A close-up look at the adolescent brain: Sarah-Jayne Blakemore at TEDGlobal2012
Wednesday 27th June 2012
Sarah-Jayne Blakemore (ICN) at the Royal Institution
Friday 30th March 2012 at 8pm, Friday Evening Discourse at the Royal Institution
“The social brain in adolescence” - The brain has evolved to understand and interact with other people. In the past 20 years neuroscience has shed light on the neurophysiological basis of the “social brain”, the network of brain regions involved in understanding others. This talk focuses on how the social brain develops during adolescence. Adolescence is a period of life characterised by hormonal, physical, psychological and social change. Recently, neuroscience research has revolutionised our understanding of the adolescent brain. Brain imaging research has revealed that the cortex develops during adolescence in terms of both its structure and how it functions. Social brain regions undergo particularly protracted development in adolescence. This research might contribute to an explanation of behaviours that are typically associated with adolescence, including risk-taking and peer influence. The research also has potential implications for the education and legal treatment of young people.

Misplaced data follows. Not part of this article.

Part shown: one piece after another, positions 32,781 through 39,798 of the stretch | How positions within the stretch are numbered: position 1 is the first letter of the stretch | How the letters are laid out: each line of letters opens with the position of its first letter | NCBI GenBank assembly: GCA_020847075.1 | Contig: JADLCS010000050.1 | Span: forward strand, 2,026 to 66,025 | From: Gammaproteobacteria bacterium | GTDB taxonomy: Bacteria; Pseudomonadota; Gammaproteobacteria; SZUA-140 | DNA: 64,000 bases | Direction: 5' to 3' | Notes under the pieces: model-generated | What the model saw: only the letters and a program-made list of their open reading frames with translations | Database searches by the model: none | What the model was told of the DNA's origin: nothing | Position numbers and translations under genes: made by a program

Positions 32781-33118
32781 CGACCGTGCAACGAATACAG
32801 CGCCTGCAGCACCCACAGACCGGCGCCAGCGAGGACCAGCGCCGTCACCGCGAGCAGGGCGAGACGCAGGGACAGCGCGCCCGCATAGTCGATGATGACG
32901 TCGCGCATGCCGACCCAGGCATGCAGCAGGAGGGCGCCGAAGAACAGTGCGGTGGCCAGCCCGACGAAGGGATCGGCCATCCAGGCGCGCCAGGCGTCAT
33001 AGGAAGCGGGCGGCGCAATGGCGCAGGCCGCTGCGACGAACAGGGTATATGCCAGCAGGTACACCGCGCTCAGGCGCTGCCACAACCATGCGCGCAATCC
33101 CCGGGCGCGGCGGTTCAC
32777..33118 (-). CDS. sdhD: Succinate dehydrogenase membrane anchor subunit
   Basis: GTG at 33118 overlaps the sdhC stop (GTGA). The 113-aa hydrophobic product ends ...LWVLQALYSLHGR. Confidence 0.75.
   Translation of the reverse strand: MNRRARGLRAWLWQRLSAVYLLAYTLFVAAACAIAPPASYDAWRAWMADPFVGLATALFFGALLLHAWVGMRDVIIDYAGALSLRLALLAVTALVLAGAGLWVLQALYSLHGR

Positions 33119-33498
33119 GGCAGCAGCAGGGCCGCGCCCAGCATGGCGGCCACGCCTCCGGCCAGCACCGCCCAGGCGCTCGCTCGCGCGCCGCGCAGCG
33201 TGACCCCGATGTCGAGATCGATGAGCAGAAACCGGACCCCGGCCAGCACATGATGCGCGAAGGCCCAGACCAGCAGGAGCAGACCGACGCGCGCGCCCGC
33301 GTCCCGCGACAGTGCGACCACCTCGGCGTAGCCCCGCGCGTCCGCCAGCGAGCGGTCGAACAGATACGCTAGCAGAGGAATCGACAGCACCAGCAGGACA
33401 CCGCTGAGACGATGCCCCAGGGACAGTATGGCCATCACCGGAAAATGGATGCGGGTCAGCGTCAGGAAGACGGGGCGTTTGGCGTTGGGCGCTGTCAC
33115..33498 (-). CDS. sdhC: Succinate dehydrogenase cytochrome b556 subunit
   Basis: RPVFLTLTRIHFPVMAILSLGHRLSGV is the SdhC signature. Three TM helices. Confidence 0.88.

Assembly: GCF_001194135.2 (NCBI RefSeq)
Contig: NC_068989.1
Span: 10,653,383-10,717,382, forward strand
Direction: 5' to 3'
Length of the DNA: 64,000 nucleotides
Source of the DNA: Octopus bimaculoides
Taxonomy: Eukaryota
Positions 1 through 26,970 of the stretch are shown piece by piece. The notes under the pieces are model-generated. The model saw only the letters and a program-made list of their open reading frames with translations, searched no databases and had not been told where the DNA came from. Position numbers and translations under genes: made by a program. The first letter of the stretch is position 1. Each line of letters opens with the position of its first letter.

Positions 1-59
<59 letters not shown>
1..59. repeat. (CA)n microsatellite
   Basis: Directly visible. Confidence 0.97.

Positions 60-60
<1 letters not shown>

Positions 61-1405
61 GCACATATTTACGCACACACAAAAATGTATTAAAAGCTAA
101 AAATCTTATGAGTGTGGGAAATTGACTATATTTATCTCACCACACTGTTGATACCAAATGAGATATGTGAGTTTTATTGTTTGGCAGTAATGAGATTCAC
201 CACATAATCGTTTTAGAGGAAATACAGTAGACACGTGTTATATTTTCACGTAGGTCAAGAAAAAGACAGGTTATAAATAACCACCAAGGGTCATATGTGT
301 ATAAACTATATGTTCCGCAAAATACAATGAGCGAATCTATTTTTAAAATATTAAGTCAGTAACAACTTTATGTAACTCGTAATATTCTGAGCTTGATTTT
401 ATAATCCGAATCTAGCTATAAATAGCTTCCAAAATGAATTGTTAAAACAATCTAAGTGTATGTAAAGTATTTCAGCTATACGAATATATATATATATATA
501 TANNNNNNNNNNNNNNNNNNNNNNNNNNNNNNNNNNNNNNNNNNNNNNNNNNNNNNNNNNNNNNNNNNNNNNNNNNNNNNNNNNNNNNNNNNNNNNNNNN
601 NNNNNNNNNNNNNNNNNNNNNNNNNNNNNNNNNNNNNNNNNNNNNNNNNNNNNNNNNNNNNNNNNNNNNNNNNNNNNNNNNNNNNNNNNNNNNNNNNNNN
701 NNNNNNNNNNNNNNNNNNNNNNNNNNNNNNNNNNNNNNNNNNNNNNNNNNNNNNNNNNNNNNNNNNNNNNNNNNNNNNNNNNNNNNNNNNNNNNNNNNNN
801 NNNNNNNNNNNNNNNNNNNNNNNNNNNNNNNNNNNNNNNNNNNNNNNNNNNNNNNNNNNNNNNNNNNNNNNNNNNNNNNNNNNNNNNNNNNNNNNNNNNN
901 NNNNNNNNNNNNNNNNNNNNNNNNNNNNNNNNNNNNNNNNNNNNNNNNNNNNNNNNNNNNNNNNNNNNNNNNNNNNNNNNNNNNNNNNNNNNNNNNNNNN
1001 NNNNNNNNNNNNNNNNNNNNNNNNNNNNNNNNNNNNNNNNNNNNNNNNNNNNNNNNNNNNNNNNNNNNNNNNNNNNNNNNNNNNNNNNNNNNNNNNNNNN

Sarah-Jayne Blakemore at Association for Science Education annual conference 2011
Delegates at the Association for Science Education annual conference were reacquainted with "Kevin’s transformation into a teenager" by Professor Sarah-Jayne Blakemore, as the introduction to an enthralling lecture on the development of the adolescent brain.
An extract from the book "The Learning Brain: Lessons for Education" by Sarah-Jayne Blakemore and Uta Frith can be found here.